In the Punjab, in northern India, they celebrate Lohri, a harvest festival. It is believed the festival was originally celebrated on the winter solstice, but now it is celebrated on January 13. The harvest is of the rabi crops, which are sown in winter and harvested in spring. Sugarcane is one crop that is harvested in January. The day after Lohri, Maghi, is the financial new year. Confusion over winter solstice and Lohri has to do with the way the Punjabi calendar is calculated.
On Lohri, children go from door to door singing songs about a character much like Robin Hood and demanding *loot*. People give them popcorn, sesame seeds, sugar, peanuts, and even money. It is considered back luck to turn the kids away empty handed.
According to lohrifestival.org, "the central character of most Lohri songs is Dulla Bhatti, a Muslim highway robber who lived in Punjab during the reign of Emperor Akbar. Besides robbing the rich, he rescued Hindu girls being forcibly taken to be sold in the slave market of the Middle East. He arranged their marriages to Hindu boys with Hindu rituals and provided them with dowry. Understandably, though a bandit, he became a hero of all Punjabis. So every other Lohri song has words to express gratitude to Dulla Bhatti."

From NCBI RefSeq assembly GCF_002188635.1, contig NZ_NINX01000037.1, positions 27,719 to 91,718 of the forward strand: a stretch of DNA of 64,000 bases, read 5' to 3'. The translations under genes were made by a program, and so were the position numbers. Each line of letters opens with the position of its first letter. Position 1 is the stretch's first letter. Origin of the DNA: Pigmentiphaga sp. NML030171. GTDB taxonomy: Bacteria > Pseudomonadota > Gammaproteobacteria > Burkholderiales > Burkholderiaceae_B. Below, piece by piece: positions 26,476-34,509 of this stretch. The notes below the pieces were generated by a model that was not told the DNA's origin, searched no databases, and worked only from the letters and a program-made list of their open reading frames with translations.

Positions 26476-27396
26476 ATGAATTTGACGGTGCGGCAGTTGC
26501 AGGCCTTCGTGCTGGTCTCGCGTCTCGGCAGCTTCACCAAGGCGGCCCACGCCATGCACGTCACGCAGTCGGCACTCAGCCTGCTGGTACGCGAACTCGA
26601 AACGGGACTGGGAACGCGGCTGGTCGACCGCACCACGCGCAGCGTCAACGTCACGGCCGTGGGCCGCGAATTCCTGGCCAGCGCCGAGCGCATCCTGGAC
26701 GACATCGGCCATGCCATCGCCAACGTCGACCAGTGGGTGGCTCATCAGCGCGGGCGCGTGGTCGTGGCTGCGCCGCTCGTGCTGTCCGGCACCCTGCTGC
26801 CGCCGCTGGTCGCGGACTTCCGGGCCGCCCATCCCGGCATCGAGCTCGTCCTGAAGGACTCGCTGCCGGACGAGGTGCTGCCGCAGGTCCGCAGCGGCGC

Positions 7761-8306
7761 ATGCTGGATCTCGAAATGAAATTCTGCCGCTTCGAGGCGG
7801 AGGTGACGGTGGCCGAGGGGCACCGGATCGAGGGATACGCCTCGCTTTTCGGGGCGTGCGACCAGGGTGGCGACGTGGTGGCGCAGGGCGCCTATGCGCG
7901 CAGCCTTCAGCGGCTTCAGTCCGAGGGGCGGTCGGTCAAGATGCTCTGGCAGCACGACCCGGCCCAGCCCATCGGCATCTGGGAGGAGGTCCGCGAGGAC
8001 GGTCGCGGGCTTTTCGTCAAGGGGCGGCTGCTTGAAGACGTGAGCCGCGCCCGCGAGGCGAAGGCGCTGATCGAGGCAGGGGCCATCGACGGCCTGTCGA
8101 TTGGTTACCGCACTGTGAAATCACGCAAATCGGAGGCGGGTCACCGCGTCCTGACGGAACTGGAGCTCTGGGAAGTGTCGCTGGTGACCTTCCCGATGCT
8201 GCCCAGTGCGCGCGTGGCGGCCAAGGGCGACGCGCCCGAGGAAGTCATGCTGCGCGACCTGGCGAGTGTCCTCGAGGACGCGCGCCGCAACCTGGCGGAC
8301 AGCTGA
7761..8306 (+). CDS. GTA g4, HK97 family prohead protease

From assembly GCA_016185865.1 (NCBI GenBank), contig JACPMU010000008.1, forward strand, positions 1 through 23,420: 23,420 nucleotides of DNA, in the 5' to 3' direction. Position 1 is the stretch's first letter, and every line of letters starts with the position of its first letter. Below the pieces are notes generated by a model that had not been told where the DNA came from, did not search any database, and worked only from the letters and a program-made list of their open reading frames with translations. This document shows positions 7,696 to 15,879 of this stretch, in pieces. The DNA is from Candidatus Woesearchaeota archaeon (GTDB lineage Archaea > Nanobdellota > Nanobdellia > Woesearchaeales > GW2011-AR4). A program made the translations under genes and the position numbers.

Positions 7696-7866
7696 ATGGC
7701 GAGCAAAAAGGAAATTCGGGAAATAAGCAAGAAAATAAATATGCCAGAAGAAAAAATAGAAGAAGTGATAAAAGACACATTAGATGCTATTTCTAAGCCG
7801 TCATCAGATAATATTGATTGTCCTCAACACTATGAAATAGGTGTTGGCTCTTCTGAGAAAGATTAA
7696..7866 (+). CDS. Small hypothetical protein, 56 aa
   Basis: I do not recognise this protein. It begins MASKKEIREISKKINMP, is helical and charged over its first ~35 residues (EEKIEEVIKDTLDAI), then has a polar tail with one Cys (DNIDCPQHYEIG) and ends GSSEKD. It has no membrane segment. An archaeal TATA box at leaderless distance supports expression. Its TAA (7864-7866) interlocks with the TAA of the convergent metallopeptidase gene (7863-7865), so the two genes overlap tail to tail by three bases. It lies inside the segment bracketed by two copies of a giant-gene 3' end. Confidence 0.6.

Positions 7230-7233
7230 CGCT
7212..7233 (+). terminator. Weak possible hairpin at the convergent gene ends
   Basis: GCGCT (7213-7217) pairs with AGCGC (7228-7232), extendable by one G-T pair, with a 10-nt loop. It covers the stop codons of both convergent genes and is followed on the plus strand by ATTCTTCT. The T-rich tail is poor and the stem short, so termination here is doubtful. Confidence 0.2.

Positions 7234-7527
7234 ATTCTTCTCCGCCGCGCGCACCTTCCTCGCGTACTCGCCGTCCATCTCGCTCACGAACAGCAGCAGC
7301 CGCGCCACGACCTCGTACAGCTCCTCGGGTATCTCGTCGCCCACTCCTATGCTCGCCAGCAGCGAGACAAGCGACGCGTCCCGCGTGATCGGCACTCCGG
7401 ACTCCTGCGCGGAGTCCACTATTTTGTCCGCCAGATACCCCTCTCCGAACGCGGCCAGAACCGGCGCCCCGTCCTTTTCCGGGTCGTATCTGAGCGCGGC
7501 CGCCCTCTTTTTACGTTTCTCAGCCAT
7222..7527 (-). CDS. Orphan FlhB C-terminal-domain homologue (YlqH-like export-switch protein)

In the evening, people gather around bonfires and throw popcorn and sesame seeds into the fire. They shout "Aadar aye dilather jaye" (May honor come and poverty vanish!) Songs and prayers are offered for a good harvest and prosperity.
Lohri is an important day for newlyweds and newborn babies, for reasons of fertility. It is a day to dress in your finest, get together with family, and have a fancy dinner.
So today, get together with your family, plan a big potluck, have a bonfire (or, in my case, either a nice fire in the fireplace, or a small fire outside in the firepit). Sing songs. Treasure these moments.